What is a HIPAA Corrective Action Plan?

HIPAA Corrective Action Plan

When the Department of Health and Human Services’ (DHHS) Office for Civil Rights (OCR) determines that a covered entity or business associate has violated HIPAA, OCR may, in addition to assessing fines, take enforcement action in terms of a HIPAA corrective action plan (CAP).

What is Required under a HIPAA Corrective Action Plan?

OCR may impose a HIPAA corrective action plan to correct the underlying HIPAA privacy and security compliance issues that led to the HIPAA violation in the first place. 

After investigation, entering into a resolution agreement (settlements of serious HIPAA violations) and imposing fines – after all of these measures – OCR may determine that further corrective action is necessary. This corrective action will come in the form of a corrective action plan.

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The HIPAA corrective action plan typically imposes significant compliance requirements on covered entities and business associates. A HIPAA corrective action plan often requires a covered entity or business associate to perform a closely-monitored security risk analysis, and to develop a risk management plan. Risk analyses and risk management plans are measures that, under the Security Rule, organizations should have in the first instance; their not existing or not being executed, is what prompts a large number of fines. 

In extreme cases, OCR may require that you hire (at your own expense) a third party to monitor your compliance. Depending upon the severity of the HIPAA violation, a corrective action plan may span a year, or several years. Regardless, when an entity is under a CAP, that entity must make regular reports to OCR, and submit to audits. The plan typically specifies a timeline for completion of its required security measures. Failure to comply with the terms of a corrective action plan is regarded as a breach of the underlying resolution agreement. This failure can lead to additional penalties.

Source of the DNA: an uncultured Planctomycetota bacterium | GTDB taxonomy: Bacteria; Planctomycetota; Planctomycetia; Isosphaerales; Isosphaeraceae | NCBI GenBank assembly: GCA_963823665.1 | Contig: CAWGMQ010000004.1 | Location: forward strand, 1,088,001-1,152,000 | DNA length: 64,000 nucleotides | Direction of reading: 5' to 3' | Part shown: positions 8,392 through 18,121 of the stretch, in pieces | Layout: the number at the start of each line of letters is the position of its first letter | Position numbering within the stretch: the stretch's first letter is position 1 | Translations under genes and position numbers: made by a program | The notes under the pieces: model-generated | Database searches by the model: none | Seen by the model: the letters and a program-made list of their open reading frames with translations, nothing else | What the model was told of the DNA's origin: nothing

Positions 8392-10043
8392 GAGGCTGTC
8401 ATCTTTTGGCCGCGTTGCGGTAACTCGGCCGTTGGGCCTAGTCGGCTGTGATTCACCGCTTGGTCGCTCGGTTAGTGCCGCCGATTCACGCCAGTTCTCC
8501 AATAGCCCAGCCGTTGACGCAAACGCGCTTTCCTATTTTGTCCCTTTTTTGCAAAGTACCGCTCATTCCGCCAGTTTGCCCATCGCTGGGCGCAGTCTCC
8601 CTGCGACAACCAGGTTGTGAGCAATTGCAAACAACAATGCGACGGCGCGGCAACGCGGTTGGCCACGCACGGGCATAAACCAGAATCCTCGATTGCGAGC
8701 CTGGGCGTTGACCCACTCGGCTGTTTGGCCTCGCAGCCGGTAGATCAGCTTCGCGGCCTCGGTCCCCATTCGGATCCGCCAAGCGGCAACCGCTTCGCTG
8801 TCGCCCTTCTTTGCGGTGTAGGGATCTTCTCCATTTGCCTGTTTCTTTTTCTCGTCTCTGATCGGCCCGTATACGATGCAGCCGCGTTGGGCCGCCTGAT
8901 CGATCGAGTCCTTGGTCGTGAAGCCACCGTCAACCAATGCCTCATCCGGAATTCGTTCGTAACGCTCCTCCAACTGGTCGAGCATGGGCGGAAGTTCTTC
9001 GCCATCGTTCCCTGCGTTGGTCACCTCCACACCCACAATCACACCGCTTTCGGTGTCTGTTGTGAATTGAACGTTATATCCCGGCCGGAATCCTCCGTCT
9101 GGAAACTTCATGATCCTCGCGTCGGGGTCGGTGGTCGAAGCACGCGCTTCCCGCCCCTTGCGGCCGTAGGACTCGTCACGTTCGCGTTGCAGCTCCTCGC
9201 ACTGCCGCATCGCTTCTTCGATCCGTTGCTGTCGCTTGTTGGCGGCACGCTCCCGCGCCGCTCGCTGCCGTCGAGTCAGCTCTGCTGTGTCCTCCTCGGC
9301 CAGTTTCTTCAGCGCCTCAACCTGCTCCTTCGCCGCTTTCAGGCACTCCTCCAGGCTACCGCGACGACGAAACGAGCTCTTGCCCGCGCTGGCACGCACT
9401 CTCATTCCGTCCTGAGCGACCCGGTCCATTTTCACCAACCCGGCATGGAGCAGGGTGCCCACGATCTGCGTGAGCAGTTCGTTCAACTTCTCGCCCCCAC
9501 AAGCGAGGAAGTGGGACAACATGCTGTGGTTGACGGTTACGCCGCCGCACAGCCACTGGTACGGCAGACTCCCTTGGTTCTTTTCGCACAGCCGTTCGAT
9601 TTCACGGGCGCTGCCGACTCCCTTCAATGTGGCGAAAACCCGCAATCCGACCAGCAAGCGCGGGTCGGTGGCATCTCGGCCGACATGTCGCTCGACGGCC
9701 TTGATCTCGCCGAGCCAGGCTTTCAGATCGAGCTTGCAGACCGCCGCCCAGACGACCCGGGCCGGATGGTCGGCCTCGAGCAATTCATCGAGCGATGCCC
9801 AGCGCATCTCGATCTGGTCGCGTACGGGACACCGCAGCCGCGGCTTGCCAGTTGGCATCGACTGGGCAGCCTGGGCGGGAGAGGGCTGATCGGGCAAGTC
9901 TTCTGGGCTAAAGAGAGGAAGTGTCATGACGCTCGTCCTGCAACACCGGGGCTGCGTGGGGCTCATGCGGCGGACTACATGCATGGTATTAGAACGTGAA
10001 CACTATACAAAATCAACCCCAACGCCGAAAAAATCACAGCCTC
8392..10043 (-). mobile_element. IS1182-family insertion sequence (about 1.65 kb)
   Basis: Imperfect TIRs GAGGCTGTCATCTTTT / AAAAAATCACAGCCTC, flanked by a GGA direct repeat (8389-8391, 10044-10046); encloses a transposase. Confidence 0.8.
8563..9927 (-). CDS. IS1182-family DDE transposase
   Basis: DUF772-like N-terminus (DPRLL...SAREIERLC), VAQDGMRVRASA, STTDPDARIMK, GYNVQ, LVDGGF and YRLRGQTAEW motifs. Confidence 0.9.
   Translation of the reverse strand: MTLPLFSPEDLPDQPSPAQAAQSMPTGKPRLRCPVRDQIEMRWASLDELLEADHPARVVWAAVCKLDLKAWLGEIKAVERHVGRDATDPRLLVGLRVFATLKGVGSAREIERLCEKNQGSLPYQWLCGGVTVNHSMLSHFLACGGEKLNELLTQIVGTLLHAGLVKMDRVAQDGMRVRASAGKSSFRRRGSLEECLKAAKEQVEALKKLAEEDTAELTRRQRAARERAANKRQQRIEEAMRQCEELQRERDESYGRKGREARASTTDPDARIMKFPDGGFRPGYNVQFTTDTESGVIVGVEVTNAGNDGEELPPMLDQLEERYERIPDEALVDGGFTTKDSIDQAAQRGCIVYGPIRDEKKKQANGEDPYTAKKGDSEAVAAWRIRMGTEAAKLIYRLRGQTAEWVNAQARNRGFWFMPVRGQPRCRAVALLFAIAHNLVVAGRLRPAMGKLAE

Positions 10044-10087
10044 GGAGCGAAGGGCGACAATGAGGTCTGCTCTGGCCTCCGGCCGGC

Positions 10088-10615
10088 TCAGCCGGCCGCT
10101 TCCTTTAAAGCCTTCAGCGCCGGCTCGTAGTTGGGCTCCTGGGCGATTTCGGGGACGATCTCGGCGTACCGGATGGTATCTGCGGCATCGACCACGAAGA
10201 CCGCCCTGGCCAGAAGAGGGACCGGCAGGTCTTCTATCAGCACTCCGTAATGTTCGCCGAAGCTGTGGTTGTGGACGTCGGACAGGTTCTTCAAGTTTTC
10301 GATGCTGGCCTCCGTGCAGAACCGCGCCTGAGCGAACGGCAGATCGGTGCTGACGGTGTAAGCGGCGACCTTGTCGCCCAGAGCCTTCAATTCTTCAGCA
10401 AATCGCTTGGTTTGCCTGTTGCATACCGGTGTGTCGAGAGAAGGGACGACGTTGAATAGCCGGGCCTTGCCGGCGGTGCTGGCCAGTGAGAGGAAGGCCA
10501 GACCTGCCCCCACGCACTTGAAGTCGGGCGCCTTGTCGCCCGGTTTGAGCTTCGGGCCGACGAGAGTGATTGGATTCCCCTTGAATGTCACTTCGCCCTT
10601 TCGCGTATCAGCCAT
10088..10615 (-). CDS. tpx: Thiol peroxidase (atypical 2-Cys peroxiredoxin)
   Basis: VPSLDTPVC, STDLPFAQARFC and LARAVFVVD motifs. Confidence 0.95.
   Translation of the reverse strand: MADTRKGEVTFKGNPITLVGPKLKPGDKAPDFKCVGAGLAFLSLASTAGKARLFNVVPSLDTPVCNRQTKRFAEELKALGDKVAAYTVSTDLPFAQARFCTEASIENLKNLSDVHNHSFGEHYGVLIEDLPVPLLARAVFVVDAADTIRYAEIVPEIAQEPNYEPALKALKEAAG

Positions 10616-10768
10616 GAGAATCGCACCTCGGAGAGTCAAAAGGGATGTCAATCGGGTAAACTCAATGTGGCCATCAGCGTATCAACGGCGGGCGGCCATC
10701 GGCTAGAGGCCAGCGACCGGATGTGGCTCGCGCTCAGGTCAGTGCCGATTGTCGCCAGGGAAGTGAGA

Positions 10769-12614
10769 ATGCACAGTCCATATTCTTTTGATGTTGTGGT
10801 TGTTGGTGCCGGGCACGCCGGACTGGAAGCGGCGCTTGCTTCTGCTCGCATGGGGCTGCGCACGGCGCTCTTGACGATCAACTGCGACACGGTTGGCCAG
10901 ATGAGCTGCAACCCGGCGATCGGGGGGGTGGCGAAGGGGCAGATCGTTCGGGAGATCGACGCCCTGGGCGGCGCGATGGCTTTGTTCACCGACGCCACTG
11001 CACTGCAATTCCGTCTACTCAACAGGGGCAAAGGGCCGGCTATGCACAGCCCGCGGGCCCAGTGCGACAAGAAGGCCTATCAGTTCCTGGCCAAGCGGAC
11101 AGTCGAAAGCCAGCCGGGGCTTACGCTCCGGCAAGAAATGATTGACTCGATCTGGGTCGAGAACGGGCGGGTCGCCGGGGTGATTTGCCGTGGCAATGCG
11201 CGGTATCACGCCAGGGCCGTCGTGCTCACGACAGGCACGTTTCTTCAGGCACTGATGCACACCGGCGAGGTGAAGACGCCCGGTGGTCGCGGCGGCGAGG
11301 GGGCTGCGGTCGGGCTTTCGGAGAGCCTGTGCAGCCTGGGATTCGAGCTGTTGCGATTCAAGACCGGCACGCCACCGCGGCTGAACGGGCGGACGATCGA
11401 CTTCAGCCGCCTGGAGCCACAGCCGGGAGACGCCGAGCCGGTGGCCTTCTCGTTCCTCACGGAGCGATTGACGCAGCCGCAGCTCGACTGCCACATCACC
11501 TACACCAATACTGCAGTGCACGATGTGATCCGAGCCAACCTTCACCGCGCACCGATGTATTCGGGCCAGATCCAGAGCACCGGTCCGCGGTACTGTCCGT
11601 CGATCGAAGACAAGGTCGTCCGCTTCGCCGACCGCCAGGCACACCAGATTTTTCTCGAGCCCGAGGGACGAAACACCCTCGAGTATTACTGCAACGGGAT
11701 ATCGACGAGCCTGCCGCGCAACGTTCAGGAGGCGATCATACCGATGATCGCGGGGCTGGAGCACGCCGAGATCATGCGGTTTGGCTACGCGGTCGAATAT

Specific corrective action plan measure may include:

  • A requirement to develop, maintain, and revise policies and procedures; provide a copy of these to HHS by a certain date; and then implement them (ensuring to disseminate them to staff) upon HHS approval. This CAP requirement may be issued, for example, when an organization has failed to develop policies and procedures for compliance with the Privacy Rule right of access requirements, or failed to develop policies and procedures governing disposal of PHI.  
  • In the case of our hypothetical right of access violation above, OCR may impose an additional corrective action plan measure. This measure may require the violating covered entity to provide HHS with names of business associates who fulfill access requests; and to provide OCR with revised training material on how to fulfill a right of access request. OCR, once it reviews this material and deems it satisfactory, may then require the covered entity to provide training on how to respond to right of access requests.
  • Requiring a covered entity to provide a written report to HHS summarizing the status of the corrective action plan by a certain deadline (i.e. 60 days), and requiring a covered entity to submit annual written reports until HHS ends the corrective action plan.

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